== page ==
2018 Almanac - Other - Page 3
PUBLIC HIGHER EDUCATION
Higher education leaders in Texas must respond to these concerns, not only in words but also in deeds. As I write,
groups of higher education leaders are working to improve transfer policy and practice and to expand student advising
and counseling in both face-to-face and online formats. The Texas Higher Education Coordinating Board is convening
faculty groups to consider how marketable skills can be incorporated into the curriculum across all majors, especially
the liberal arts.
For Texas higher education leaders, the complaints and concerns expressed across the state cannot be ignored. Parents
complained about the deficiency of transfer policies that result in the loss of academic credit — and increased cost
— as students move from one institution to another. Academic, financial, and career counseling on college campuses
were described as being inadequate, if not altogether unavailable. Business leaders noted recurrently that graduates
of both two- and four-year institutions often lacked critical thinking and communication skills, not to mention strong
work habits. The affordability of higher education was another prime topic everywhere, to the point that many
participants in the regional meetings questioned whether higher education was truly worth the cost.
After a culminating statewide meeting in Austin, the three agencies issued a report. Its title, Prosperity Requires Being
Bold, nicely captures its key idea: Texas cannot reach its education and workforce goals doing business as usual.
Representatives of the three agencies convened meetings of education, business, political, and community leaders
in every region of Texas to gather information and recommendations related to the governor’s charges. Texans had
plenty to say. They enthusiastically endorsed 60x30TX even as they noted how far we have to go to achieve its
primary goals. Like Gov. Abbott, they emphasized the need to increase collaboration among the three agencies and
to strike a balance between academic and professional training on the one hand and career and technical education
on the other. Business leaders from El Paso to Tyler underscored the need to incorporate marketable skills into the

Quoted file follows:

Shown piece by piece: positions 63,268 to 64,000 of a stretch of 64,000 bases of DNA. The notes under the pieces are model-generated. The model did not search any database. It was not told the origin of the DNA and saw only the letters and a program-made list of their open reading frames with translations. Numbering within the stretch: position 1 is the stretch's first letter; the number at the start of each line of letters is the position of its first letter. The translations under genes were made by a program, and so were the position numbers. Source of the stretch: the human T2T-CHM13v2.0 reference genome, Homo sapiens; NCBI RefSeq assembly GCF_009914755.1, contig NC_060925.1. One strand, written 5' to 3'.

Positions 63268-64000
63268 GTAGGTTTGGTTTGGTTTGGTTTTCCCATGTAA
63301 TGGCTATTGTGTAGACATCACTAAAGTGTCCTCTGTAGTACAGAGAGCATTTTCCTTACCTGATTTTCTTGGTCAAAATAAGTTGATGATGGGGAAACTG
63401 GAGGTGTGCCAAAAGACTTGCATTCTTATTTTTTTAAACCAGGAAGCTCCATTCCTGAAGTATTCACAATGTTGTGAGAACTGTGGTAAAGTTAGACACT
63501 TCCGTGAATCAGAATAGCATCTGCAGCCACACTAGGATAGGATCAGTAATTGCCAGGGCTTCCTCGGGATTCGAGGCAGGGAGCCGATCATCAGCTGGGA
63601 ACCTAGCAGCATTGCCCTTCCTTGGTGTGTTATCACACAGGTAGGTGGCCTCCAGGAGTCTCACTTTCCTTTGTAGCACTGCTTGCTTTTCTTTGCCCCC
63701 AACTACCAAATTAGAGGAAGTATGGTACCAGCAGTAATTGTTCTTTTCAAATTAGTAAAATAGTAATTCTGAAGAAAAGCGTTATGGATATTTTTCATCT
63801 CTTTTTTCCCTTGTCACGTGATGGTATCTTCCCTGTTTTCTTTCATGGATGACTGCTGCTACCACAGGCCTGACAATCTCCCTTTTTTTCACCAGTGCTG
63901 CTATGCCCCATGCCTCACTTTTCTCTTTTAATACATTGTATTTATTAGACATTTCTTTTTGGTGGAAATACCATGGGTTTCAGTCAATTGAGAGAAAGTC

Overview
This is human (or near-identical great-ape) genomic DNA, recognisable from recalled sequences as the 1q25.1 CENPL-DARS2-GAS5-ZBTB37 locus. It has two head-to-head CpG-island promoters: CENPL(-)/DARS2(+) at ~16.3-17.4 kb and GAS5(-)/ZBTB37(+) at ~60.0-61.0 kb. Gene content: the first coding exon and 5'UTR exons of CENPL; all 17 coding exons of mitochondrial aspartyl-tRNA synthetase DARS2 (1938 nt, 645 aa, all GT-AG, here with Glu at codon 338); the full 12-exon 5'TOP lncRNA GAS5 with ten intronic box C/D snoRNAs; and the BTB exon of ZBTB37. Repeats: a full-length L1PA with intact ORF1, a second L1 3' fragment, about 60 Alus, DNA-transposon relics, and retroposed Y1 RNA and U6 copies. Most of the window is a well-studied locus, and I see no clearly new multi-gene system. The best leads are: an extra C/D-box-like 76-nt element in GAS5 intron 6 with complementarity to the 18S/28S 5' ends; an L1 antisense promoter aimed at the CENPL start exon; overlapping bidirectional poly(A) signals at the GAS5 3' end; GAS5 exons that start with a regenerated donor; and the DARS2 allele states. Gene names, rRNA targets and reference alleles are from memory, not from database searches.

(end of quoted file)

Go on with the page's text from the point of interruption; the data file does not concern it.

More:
educational experiences of all college students, regardless of major. They expressed great concern for academic quality
and rigor throughout the educational pipeline and advocated for expanding educational opportunities for the 60
percent of public K–12 students who are poor. And everywhere we went, we heard concerns about the rising cost of
higher education and the enduring burden of student debt.
In the spring of 2016, Gov. Greg Abbott charged three state agencies, the Texas Education Agency, the
Texas Workforce Commission, and the Texas Higher Education Coordinating Board, with developing a set of
recommendations that would create greater collaboration among them, raise educational attainment and economic
competitiveness, and place Texas on a clear path to achieving the goals of the state’s higher education strategic plan,
60x30TX, whose major goal is that 60 percent of young Texans will hold a certificate or degree by 2030.
Letter from the Commissioner
Certainly one of the most gratifying outcomes of the tri-agency regional meetings has been the recognition of the
need for more public/private partnerships across Texas. Corporate leaders recently joined with the heads of the
three agencies to announce the launch of the Texas Internship Challenge, a campaign to expand the number of
paid internships across the state available to college students. And the 85th Texas Legislature, currently in session
as I write, is considering a bill called “Texas Works,” which would expand the number of off-campus work-study
positions available to college students and would be funded jointly by the state, businesses, and community-based
organizations. Everybody wins through initiatives like this: Financial aid dollars are stretched further, students acquire
invaluable workforce skills, and college costs are held down.
To borrow a phrase, achieving the goals of 60x30TX requires being bold. As you will note in the following pages,
educational improvement in Texas is steady but slow, too slow to reach the goals of 60x30TX. Too few students
of color, and poor students in general, achieve a postsecondary credential of any type; too few Texas high school
graduates enroll in higher education relative to projected workforce needs; and six-year university graduation rates are
still only at 59 percent — again, well below projected workforce needs.
We Texans must embrace boldness and innovation and quicken the pace on our way to 2030. By achieving the goals
of 60x30TX, we will be able to look back and say we did some extraordinary things for the young people and the
future of Texas.
Raymund A. Paredes, Ph.D.
Commissioner of Higher Education
2017 TEXAS PUBLIC HIGHER EDUCATION ALMANAC